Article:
Fearless ghost hunter Ian Anderson shouts at spirits

REPORTERS Ollie McAteer and Bill Gardner took to Clapham Woods to meet Ian Anderson - a fearless ghost hunter who specialises in antagonising spirits.

SCARED. Scared is an understatement. I am absolutely petrified.

There’s no excuse yet, the night hasn’t begun, and it’s not even dark. But the sun is sinking fast over Arundel, and is now a menacing orange smear, loitering on the skyline.

I want to go home.

The dense Clapham Woods looms ahead of us. A slim, dusty path gives way to hulking canopy which spills over the entrance in a sinister bid to cage its notorious mystery.

For years it’s rumoured to be the scene of unusual events, including ghost and UFO encounters, animal disappearances, satanic cult activity, and several human deaths.

Paranormal entities are said to dominate this ancient land, and that’s exactly what we’re here to find.

Now it’s dark. The setting an evil fantasy. It’s time. The night will begin in a graveyard, of course, where else?

“They smell fear, don’t let them know you’re scared,” said Ian, a paranormalist from the Horsham-based group White Mist. Great. That certainly didn’t help. “You remembered not to wear perfume as well, didn’t you? Because they’ll latch onto you if you have,” he continued.

It’s 8.00pm, five of us huddle outside St Mary the Virgin Church, supposedly the home of Reverend Red – a ghost cat with the face of a human – but that’s another story.

“We’ll be looking for a bit of everything tonight; witches, orbs, spirits, good and bad ones...” He reels them off as if reading aloud his weekly shopping list, “and I want to antagonise them, to get a reaction.”

“I take photos throughout the night to capture mist and orbs. Now, when it comes to orbs, different colours have different meanings, but the important ones are orange – which means warning, and red – evil.”

The cemetery soon becomes a scene of photographic lightening as the three investigators attempt to contact the dead.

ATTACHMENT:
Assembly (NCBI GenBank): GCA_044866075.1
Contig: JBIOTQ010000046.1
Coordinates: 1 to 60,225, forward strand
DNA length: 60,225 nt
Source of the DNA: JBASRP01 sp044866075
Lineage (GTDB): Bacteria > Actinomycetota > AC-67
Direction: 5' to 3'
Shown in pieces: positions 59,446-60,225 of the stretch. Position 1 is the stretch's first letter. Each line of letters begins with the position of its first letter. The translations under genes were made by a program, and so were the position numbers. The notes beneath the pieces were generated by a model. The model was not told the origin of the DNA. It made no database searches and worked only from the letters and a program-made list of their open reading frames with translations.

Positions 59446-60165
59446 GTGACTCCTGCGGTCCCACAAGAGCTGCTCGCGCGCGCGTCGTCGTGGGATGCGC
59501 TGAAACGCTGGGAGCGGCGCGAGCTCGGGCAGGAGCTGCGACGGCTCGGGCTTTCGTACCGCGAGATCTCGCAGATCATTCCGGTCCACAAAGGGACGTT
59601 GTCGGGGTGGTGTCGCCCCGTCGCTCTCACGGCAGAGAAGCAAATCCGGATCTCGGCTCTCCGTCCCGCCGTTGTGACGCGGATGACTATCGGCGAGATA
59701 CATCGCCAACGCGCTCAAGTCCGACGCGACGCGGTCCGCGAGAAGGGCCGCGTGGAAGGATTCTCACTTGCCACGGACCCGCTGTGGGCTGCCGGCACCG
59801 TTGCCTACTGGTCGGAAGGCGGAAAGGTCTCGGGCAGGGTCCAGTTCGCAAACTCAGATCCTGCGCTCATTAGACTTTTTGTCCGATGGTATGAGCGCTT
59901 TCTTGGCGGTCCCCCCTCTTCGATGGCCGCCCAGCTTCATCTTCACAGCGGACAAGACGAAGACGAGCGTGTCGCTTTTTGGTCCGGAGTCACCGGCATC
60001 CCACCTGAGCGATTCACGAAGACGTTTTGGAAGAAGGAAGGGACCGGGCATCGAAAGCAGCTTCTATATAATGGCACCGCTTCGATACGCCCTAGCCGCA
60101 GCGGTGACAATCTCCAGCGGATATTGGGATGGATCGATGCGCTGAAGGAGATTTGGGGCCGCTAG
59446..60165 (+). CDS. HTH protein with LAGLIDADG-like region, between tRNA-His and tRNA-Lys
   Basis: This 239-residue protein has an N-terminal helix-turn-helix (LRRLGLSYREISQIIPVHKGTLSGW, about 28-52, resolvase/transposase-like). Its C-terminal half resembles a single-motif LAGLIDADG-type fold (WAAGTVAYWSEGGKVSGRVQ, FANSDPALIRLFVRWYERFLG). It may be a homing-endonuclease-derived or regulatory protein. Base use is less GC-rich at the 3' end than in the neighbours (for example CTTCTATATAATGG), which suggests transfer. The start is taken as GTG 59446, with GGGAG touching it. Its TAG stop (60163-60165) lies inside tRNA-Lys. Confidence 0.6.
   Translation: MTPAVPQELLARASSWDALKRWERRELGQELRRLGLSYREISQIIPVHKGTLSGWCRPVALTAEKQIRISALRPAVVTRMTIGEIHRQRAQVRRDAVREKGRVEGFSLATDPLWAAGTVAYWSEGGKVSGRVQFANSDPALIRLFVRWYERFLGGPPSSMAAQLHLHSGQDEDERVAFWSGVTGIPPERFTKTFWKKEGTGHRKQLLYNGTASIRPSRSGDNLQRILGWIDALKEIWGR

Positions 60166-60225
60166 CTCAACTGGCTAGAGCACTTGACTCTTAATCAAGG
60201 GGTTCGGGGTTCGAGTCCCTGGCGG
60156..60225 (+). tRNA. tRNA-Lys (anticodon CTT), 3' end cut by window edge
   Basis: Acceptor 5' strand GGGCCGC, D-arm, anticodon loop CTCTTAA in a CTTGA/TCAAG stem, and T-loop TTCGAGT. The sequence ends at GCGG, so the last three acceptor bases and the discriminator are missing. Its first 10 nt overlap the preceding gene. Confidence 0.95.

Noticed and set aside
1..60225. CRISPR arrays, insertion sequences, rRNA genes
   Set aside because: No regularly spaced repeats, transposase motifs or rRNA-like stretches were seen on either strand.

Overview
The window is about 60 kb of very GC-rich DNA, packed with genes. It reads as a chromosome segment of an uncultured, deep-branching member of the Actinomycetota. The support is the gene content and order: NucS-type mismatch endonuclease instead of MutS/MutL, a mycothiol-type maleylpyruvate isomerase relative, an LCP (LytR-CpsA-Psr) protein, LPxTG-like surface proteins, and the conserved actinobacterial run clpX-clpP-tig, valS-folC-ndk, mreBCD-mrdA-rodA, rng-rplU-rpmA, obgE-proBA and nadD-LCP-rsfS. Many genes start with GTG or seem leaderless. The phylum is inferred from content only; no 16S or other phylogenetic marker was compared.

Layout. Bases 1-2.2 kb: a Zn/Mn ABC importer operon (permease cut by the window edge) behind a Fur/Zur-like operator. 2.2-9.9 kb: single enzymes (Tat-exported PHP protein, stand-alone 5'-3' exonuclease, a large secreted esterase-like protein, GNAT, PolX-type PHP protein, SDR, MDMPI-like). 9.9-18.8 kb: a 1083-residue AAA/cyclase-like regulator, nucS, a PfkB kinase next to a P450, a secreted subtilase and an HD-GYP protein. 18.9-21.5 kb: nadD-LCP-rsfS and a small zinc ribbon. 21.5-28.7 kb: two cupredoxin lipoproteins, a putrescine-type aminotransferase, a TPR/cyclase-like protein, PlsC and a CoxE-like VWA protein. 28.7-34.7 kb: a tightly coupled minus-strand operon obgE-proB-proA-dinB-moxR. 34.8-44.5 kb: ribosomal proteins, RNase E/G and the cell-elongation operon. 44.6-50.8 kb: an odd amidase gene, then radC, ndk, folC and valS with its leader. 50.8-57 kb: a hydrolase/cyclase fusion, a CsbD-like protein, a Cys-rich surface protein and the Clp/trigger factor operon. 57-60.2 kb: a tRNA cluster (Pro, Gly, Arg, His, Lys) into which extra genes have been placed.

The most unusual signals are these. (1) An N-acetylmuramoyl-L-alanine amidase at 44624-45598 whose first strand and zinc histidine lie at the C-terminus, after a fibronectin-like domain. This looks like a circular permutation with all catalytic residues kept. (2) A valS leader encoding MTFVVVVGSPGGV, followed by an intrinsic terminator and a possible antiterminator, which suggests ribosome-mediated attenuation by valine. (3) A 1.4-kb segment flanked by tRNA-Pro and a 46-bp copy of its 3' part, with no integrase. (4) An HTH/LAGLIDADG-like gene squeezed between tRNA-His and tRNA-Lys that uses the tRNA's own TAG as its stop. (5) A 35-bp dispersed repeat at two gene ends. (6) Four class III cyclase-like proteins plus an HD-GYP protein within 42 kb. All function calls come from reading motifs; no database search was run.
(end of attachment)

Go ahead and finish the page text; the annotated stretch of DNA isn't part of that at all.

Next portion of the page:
FLASH. Ian snaps at the stain-glass window hidden in the back of the church. “Yep,” he nods convincingly at the photo, “look, there’s a face in that window, and he’s staring straight at you, Ollie.”

Is he having me on? Apparently not, because the psychic Carlene later tells me I’m being followed by a cloaked figure as I make my way over the stiles and into the woods.

But she’s been seeing things for a while now, spirits which are hidden in the bushes, watching us as we pass. An elderly woman wearing a long white dress and a veil is said to be with us as well.

“Doesn’t seeing the dead scare you?” asked Bill, the reporter who’s putting me to shame with his composure. “No,” she replied, “I’m used to it by now.”

We trudge deeper into the unknown. I’ve seen this a thousand times before in the movies: kids lark about with a video camera when – out of the blue – they are slowly picked off, one by one. And very suddenly another swell of fear consumes me.

“Come on witches, where are you, where are you?” Ian chants as he leads the group with confident strides, “please do something to one of us men spirits, if you want to be known please let us know, push us, let your photo be taken.”

We walk out of a heavy cold patch and into a small opening – my car is worryingly distant now – when Ian’s eyes bulge wide. Snapping is heard from the undergrowth around us.

“They’re here,” whispered Michael, the other paranormalist.

Ian hurls a torrent of abuse into the night: “You’re here now aren’t you. Come out! Or are you too soft?” Noises fall silent and he pauses, before bawling: “Are you scared? Because I’m not!”

The ghost hunt has just become very real.

When we left I couldn’t go home to an empty house. I sat in a pub and thought about how long it would take me to get over the experience. Longer than I thought, because I couldn’t begin to write this without drawing the curtains first, just to make sure I wasn’t being watched.